WASHINGTON - If a comparison of the Temple and UCLA football programs were based on the number of players on each roster who were considered top-level high school recruits, the Owls of the Mid-American Conference would finish a distant second to the tradition-rich Bruins of the Pacific Ten.
No matter, the Owls and Bruins will meet on the field today in the EagleBank Bowl at RFK Stadium.
"Obviously, they recruit at a different level than we do, and that's the challenge here in this game," said Temple coach Al Golden, who is the 2009 MAC coach of the year. "Can we play well enough against this outfit to win? If we don't have our focus . . . if we think this is just a vacation . . . this team is good enough to really put it to us."
In its fourth season under Golden, Temple is 9-3 after going 10-26 the previous three years. This past fall, the Owls registered the program's first winning season since 1990 and achieved a win total surpassed in school history only by the 10-2 record the 1979 squad turned in after winning the Garden State Bowl.
That was also the last time Temple appeared in the postseason.
UCLA, in its second season under coach Rick Neuheisel, is 6-6 and is in a bowl game for the 11th time in 13 years. A year ago, the Bruins were 4-8.
"These are two teams that were very anxious to get into a bowl like this," said Neuheisel, who was the offensive coordinator with the Baltimore Ravens before returning to the school he quarterbacked to a Rose Bowl victory in 1984. "It's key to moving toward where we want to go."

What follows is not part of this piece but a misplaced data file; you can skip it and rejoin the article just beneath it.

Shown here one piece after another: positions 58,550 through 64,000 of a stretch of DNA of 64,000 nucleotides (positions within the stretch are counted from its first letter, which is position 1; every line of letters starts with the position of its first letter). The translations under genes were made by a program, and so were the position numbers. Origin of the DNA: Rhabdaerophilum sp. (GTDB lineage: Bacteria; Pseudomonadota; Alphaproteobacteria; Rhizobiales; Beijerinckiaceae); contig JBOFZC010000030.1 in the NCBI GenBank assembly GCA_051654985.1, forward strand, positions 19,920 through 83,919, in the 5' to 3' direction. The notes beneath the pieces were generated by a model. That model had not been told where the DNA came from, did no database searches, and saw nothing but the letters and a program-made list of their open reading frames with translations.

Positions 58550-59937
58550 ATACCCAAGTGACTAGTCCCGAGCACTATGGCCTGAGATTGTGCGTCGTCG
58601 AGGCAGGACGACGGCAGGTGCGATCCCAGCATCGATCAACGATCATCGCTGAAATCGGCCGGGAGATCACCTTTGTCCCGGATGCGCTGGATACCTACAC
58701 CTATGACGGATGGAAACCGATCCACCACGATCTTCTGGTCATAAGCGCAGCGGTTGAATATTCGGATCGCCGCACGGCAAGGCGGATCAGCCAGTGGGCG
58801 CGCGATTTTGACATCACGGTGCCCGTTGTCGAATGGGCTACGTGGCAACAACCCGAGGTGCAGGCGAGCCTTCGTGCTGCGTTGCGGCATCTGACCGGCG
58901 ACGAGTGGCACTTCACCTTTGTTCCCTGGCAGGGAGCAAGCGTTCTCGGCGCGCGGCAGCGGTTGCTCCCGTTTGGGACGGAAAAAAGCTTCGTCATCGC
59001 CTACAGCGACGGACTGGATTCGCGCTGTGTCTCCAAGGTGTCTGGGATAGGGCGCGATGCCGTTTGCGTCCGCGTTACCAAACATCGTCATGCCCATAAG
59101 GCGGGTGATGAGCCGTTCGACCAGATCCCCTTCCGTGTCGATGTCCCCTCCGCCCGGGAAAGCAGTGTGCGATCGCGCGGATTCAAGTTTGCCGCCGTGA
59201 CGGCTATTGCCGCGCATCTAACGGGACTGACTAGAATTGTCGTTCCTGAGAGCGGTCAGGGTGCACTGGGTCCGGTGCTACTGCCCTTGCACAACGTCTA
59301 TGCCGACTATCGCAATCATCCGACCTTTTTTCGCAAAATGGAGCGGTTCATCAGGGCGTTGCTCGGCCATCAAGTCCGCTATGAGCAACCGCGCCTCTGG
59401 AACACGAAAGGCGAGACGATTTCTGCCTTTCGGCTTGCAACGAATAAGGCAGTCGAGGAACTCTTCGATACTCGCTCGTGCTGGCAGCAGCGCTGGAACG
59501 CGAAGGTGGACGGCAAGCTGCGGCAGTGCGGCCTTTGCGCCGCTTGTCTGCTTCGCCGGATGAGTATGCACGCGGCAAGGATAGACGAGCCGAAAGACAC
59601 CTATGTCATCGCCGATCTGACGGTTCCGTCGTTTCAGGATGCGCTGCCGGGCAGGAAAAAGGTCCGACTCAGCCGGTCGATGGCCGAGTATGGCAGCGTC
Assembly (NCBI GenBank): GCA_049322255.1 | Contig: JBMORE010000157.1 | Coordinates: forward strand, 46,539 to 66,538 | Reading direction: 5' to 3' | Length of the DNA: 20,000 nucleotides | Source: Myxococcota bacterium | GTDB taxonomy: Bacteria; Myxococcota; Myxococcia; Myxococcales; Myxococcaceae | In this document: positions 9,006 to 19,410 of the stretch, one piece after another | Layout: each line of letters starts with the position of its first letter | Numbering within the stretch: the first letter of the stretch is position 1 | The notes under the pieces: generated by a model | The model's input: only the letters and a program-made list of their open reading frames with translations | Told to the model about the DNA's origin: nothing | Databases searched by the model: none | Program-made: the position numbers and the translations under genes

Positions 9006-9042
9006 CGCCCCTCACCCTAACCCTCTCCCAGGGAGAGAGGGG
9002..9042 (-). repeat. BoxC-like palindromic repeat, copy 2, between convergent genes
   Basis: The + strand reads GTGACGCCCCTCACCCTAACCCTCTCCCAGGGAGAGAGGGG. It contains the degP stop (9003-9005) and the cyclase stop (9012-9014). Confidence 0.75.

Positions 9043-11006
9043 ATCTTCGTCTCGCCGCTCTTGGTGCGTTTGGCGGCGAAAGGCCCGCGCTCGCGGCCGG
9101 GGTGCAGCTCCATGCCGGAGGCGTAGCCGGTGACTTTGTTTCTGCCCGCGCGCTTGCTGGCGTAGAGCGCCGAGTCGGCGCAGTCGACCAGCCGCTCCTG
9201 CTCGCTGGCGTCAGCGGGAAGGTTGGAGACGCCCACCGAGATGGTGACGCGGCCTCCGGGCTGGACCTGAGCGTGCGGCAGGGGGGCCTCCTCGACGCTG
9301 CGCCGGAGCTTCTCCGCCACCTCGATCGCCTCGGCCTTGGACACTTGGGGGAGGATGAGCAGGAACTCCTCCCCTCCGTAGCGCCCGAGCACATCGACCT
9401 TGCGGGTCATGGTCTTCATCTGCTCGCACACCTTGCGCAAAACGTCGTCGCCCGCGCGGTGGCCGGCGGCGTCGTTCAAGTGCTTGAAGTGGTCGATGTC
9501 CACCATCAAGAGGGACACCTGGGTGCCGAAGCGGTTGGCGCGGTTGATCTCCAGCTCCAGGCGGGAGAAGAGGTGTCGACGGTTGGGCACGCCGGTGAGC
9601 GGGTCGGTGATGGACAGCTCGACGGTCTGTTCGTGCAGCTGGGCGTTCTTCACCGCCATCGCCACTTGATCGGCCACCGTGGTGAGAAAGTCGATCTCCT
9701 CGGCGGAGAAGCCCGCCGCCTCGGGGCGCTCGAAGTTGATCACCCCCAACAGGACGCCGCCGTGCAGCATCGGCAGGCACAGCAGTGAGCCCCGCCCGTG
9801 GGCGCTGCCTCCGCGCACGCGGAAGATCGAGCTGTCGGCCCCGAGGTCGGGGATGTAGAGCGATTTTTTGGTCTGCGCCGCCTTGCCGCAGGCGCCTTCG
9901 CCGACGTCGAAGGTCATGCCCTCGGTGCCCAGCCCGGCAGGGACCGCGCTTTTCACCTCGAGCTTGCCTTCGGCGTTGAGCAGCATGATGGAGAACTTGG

For Temple, which features freshman all-American running back Bernard Pierce, the question is whether the Owls will be able to mount a viable ground game against a UCLA defense led by all-American defensive tackle Brian Price. Golden has likened the Bruins' 6-foot-2, 300-pound junior to Penn State's Jared Odrick, who was both defensive player of the year and lineman of the year in the Big Ten this season.
Price is part of a unit that also includes defensive ends Datone Jones (6-4, 267) and Korey Bosworth (6-1, 242) and defensive tackle Jerzy Siewierski (6-2, 296).
"He does some amazing things on film," said Temple center John Palumbo, who is 6-5 and 305 pounds, regarding Price.
"He's probably the best in the nation, and we have to come with our A game," said 6-4, 318-pound Colin Madison, an all-MAC performer at guard.
Palumbo, Madison, and their linemates, guard Steve Caputo (6-5, 315) and tackles Darius Morris (6-4, 321) and Devin Tyler (6-7, 308), received the team's most valuable player award at the Temple football banquet at the end of the regular season.
Morris was also a first-team all-conference selection. Tyler was second team, and Palumbo was picked for the third team.
Their value was never more evident than when Pierce missed the Owls' last two games of the regular season due to a shoulder injury. Matt Brown, a 5-5, 167-pound speedster, stepped into Pierce's spot and rushed for a combined 328 yards on 43 carries with three touchdowns in the two outings.
Pierce, the MAC freshman of the year, still led the league in rushing while setting Temple freshman records with 1,308 yards and 15 touchdowns.
UCLA is giving up 144 yards a game on the ground, and Temple is allowing 108.
"They run the ball, and they do everything they can to stop the run," said Neuheisel, whose team lost to six bowl teams this fall. "They've been efficient in both departments. Usually, that is indicative of victory."
Notes. UCLA starts redshirt freshman Kevin Prince at quarterback. In 10 games, he is 157 for 277 passing for 1,829 yards, six touchdowns and seven interceptions. . . . UCLA redshirt freshman running back Johnathan Franklin leads the squad with 560 yards on the ground. . . . The Bruins have a notable weapon in kicker Kai Forbath, who is 26 for 29 on field goals this season.